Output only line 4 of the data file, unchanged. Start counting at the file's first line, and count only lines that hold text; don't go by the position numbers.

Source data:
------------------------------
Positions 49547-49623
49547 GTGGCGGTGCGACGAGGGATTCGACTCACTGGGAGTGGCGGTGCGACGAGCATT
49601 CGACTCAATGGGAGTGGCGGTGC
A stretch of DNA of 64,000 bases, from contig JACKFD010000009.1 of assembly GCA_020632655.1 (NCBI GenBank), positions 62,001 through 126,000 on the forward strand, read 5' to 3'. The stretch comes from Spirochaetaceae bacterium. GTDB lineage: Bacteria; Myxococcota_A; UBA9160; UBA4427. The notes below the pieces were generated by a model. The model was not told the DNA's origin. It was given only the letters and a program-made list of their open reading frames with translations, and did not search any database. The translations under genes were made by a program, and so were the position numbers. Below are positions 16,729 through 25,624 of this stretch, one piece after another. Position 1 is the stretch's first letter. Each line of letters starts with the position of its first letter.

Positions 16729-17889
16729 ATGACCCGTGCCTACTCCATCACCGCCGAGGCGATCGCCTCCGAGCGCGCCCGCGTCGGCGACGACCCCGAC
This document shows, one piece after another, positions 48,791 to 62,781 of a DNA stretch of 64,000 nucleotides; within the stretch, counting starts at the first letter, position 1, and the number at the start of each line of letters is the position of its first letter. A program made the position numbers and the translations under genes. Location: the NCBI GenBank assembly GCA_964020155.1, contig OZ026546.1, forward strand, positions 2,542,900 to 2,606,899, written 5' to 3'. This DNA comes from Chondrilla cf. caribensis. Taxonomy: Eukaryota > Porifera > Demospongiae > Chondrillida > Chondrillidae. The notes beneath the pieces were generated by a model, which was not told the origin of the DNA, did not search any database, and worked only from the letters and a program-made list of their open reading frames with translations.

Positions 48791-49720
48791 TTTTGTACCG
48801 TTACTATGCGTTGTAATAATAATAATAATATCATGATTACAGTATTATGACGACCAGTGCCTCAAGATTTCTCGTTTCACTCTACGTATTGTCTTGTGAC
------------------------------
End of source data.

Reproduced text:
A stretch of DNA of 64,000 bases, from contig JACKFD010000009.1 of assembly GCA_020632655.1 (NCBI GenBank), positions 62,001 through 126,000 on the forward strand, read 5' to 3'. The stretch comes from Spirochaetaceae bacterium. GTDB lineage: Bacteria; Myxococcota_A; UBA9160; UBA4427. The notes below the pieces were generated by a model. The model was not told the DNA's origin. It was given only the letters and a program-made list of their open reading frames with translations, and did not search any database. The translations under genes were made by a program, and so were the position numbers. Below are positions 16,729 through 25,624 of this stretch, one piece after another. Position 1 is the stretch's first letter. Each line of letters starts with the position of its first letter.